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Image by Dezaldy Irfan

‘Midnight blue’

Christmas Eve. Midnight. The chill of the church. The bone-dry drone of the vicar. The congregation breathing in and out. Ellie thought she heard snoring behind her. She rested her head on the prayer book rail. A sharp dig in the ribs from her father and a hissed, ‘Pay attention.’ She closed her eyes and thought about Sean Morrissey. The way he smiled at her. The way his blue eyes sparkled every time they met. ‘No way you’re going out with a bloody Catholic,’ her father had yelled, ‘so forget it.’

Outside the church the snow was falling and had already covered the gravestones and the steps down the hill. The bells rang out to proclaim the birth of Christ. The congregation scurried from the lighted porch into the dark night calling out ‘Merry Christmas!’ in clouds of frozen breath. The last peal shivered in the frigid air as a neighbour bustled up to Ellie’s mother to offer them a lift home. Ellie held her breath, but her mother replied, ‘No, thank you, we all enjoy the walk back.’ Ellie knew better than to argue as they set off on the four-kilometer walk, picking their way carefully over the slippery ground. ‘Them and their new car,’ her mother sniffed. ‘It doesn’t do to be beholden to them folk.’  

The silence of their trudge along the empty road was broken by her father complaining about a woman in the front pew. ‘She looked fit to burst. Coming out in public in full view with a belly that big and her not married four months. It’s not decent.’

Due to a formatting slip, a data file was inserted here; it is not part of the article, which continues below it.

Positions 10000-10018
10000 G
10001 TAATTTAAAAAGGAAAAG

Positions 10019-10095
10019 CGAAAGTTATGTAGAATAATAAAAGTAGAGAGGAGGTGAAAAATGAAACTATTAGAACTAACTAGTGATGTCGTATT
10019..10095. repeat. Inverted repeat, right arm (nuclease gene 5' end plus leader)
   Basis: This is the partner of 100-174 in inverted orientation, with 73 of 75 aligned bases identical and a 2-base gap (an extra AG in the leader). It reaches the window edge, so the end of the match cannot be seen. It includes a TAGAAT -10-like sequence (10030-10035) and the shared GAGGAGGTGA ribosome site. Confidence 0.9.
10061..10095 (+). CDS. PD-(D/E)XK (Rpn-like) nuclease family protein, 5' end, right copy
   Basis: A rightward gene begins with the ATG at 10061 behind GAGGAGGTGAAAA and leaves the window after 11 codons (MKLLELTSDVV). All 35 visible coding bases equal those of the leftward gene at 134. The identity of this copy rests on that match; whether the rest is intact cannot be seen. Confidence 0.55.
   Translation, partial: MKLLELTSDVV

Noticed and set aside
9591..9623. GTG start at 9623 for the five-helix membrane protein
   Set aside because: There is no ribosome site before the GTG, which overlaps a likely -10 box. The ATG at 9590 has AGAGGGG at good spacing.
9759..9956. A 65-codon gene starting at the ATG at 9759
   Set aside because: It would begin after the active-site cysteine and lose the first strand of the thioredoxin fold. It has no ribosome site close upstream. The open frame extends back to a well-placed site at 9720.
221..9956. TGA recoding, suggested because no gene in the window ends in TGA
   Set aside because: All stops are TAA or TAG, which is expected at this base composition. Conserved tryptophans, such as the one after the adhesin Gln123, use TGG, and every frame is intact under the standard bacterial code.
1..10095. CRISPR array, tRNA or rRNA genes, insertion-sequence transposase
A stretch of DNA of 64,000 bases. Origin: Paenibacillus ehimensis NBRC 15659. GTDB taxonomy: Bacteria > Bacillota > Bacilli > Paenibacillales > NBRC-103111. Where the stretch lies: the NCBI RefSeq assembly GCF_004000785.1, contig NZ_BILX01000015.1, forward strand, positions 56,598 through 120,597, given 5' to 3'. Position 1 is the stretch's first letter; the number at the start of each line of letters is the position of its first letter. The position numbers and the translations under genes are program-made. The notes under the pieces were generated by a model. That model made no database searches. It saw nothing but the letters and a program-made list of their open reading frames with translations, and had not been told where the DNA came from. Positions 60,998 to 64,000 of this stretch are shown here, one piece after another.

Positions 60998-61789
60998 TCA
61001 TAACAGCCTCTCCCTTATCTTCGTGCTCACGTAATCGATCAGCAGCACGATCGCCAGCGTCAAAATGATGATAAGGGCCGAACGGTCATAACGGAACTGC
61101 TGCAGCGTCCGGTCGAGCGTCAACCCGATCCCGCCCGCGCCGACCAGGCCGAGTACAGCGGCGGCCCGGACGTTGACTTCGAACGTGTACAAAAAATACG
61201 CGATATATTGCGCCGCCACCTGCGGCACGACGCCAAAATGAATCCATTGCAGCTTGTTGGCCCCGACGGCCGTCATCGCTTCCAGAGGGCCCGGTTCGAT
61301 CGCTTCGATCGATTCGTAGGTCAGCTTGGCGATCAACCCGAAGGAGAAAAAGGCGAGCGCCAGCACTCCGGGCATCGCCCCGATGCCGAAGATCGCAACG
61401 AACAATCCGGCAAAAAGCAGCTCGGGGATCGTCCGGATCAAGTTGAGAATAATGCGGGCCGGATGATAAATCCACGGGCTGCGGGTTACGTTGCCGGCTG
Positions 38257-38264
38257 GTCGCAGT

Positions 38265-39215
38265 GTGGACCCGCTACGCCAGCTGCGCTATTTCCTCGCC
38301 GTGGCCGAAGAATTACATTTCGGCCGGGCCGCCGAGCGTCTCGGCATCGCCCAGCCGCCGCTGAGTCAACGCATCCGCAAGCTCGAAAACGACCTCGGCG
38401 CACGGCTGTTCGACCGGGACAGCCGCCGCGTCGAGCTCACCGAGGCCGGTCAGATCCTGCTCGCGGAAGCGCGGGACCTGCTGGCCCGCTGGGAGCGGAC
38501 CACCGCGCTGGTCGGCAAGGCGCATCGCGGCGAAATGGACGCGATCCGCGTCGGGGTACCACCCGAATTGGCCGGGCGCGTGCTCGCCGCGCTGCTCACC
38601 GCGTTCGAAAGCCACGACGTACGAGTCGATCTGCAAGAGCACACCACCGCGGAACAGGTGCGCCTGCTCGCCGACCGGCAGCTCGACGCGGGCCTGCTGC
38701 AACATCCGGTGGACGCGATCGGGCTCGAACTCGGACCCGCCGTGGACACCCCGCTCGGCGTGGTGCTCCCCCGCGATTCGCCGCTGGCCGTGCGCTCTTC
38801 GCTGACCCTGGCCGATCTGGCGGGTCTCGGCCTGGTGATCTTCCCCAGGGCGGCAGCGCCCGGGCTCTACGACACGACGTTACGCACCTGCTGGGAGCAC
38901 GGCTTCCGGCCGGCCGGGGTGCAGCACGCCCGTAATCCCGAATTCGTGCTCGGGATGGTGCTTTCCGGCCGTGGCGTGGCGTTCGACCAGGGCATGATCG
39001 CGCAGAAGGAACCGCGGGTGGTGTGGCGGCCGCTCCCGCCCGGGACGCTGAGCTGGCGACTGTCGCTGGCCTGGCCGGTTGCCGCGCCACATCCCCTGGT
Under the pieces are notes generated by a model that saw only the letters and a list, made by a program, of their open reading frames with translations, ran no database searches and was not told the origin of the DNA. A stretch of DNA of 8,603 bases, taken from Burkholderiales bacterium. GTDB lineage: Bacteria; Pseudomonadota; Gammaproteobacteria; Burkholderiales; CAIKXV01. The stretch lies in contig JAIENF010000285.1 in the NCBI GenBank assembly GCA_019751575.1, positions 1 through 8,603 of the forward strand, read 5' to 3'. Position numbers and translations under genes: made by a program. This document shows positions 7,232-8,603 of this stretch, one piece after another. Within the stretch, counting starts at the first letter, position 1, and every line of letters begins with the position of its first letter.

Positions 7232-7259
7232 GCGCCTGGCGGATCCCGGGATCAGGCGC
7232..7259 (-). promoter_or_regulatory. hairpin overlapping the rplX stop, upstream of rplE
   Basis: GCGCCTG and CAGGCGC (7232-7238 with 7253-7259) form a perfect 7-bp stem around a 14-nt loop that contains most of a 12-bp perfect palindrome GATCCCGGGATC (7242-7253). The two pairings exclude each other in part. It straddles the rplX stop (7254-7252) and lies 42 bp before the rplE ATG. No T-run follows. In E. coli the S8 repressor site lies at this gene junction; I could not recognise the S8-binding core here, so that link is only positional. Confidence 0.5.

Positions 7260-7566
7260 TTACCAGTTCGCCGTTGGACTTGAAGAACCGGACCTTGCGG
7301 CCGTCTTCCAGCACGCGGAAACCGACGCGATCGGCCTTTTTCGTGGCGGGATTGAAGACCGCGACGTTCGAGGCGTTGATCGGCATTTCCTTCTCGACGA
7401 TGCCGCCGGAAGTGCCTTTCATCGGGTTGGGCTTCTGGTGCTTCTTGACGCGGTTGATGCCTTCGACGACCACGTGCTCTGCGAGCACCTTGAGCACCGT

Her mother responded, ‘It’s the modern way. I heard her husband will be present at the birth.’

Her father was shocked into silence.

Ellie looked at the sky dotted with stars like the sequins her mother had sewn on her midnight blue dress for the school Christmas party. She held out her hand and caught a snowflake. It flashed fire in the light of the streetlamp. Under her breath she whispered the words of Sean’s new poem. Tasted them on her tongue. His shooting star poem. The poem he’d written especially for her. When she got home she would write one about the snowflake and give it to Sean the next time they met.  

Sandra Arnold is an award-winning writer who lives in New Zealand. She is the author of five books including her most recent novel The Ash, the Well and the Bluebell, (Mākaro Press, NZ), a non-fiction work Sing No Sad Songs, Canterbury University Press, NZ, and a collection of flash fiction Soul Etchings, (Retreat West Books, UK).  Her short fiction has been widely published and anthologised internationally. She has received nominations for The Best Small Fictions, Best Microfictions and The Pushcart Prize.  She has a PhD in Creative Writing from Central Queensland University, Australia.


  1. Tony press

    This one is a small beauty – and hooray for the powers of poetry (and stars and snowflakes, too).


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